24. 25. CSI conclusions <ul><ul><li>CSI tool is one of the methods/M&E activities to collect data that can inform on the effects of an OVC program </li></ul></ul><ul><ul><li>CSI assessment - has to be planned and coordinated with other M&E activities (for better scheduling, staffing, funding, and use of existing resources) </li></ul></ul><ul><ul><li>Consolidating CSI data with other M&E data strengthens the case and advocacy efforts for OVC </li></ul></ul>
    25. 26. Technical consultation outputs
    26. 27. Vision for the field <ul><li>Harmonize indicators at the global level </li></ul><ul><li>Generate evidence base </li></ul><ul><li>Make tools, guides, and indicators available but adaptable </li></ul><ul><li>Harmonize systems at country level </li></ul><ul><li>Strengthening information linkages throughout the system </li></ul><ul><li>Communities determine their needs </li></ul><ul><li>Strengthen community-based HIV program capacity </li></ul>
    27. 28. Challenges <ul><li>“ Community” lacks definition </li></ul><ul><li>The purpose is not always articulated </li></ul><ul><li>Information gathering requirements pose a burden for front line providers </li></ul><ul><li>Volunteer expectations are not defined </li></ul><ul><li>Linkages are weak </li></ul><ul><li>Data use is weak </li></ul><ul><li>Data quality is weak </li></ul><ul><li>National systems are weak </li></ul><ul><li>Double counting is a problem </li></ul>
    28. 29. Recommendations <ul><li>Foster data use at the community-based program and community level </li></ul><ul><ul><li>Develop a bibliography of resources </li></ul></ul><ul><li>Develop a framework for information systems for community-based HIV programs </li></ul><ul><li>Promote available resources and experiences related to information systems for community-based HIV programs </li></ul>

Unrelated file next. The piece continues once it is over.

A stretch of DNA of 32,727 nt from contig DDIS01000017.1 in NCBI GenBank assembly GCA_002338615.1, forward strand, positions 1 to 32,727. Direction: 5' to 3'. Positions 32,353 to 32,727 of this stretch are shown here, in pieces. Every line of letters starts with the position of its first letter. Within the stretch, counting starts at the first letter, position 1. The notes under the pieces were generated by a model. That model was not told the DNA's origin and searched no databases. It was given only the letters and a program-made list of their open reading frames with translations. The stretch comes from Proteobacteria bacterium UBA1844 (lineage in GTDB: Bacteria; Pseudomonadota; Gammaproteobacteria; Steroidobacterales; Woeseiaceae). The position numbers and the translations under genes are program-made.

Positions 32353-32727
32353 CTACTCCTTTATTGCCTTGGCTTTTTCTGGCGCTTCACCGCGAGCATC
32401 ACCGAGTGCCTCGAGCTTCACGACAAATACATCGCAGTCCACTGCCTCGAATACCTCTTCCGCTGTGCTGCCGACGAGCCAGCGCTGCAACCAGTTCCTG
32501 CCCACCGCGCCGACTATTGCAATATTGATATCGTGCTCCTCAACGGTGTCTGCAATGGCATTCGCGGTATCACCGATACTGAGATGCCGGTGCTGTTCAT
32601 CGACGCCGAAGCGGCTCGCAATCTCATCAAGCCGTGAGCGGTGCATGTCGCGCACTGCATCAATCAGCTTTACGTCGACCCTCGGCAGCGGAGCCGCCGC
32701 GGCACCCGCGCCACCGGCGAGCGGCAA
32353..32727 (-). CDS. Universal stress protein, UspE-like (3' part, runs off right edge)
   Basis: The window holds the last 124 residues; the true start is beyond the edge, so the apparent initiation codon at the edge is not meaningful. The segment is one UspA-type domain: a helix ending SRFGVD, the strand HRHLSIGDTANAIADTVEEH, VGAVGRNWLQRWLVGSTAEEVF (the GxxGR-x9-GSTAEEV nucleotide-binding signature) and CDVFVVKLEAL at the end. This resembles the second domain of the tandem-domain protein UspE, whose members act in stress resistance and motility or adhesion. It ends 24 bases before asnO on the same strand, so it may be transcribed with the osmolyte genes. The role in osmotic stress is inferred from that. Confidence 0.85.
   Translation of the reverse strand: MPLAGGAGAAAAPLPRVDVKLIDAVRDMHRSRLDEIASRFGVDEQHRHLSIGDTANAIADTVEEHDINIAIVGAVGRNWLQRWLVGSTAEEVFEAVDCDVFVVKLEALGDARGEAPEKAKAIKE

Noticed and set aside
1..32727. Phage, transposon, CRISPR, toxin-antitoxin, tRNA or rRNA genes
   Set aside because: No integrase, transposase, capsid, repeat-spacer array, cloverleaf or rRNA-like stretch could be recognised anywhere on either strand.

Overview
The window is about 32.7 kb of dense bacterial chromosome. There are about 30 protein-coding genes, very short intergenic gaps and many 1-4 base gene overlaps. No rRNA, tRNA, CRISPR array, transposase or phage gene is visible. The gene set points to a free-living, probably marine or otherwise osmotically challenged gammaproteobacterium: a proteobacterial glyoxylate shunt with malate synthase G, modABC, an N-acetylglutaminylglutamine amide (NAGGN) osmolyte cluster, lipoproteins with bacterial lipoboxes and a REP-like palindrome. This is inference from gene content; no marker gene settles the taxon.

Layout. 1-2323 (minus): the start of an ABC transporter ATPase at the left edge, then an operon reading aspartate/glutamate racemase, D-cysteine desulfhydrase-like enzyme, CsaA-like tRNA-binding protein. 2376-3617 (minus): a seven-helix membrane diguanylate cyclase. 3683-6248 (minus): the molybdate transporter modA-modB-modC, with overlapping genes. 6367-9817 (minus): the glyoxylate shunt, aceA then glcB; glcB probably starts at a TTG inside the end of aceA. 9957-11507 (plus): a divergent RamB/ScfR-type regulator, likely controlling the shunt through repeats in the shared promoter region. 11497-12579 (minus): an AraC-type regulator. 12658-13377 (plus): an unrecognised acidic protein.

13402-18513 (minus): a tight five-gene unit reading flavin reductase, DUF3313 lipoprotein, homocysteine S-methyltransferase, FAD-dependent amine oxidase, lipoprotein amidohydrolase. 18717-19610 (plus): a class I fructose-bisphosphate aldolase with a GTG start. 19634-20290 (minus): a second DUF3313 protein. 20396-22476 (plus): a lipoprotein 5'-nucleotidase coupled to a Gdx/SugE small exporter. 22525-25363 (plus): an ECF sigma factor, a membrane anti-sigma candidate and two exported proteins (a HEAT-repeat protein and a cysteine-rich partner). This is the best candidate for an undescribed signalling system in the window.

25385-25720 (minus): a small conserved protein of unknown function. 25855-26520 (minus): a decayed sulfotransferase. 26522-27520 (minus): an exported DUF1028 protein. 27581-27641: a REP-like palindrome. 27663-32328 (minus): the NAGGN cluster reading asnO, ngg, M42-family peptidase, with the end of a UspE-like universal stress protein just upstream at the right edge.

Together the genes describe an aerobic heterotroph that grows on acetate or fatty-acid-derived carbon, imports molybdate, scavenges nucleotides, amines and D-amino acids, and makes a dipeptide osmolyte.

29. 30. Other recommendations <ul><li>Link in with Global Fund work on community systems </li></ul><ul><li>Link in with World Bank plan to evaluate community response to HIV </li></ul><ul><li>Document or evaluate existing experiences </li></ul><ul><li>Apply lessons learned from non-HIV experiences </li></ul><ul><li>Seek creative solutions to shift burden from front line, e.g., Review population based surveys </li></ul>
    30. 31. <ul><li>MEASURE Evaluation is funded by the U.S. Agency for </li></ul><ul><li>International Development and is implemented by the </li></ul><ul><li>Carolina Population Center at the University of North </li></ul><ul><li>Carolina at Chapel Hill in partnership with Futures Group </li></ul><ul><li>International, ICF Macro, John Snow, Inc., Management </li></ul><ul><li>Sciences for Health, and Tulane University. The views </li></ul><ul><li>expressed in this presentation do not necessarily reflect </li></ul><ul><li>the views of USAID or the United States Government. </li></ul>

    ×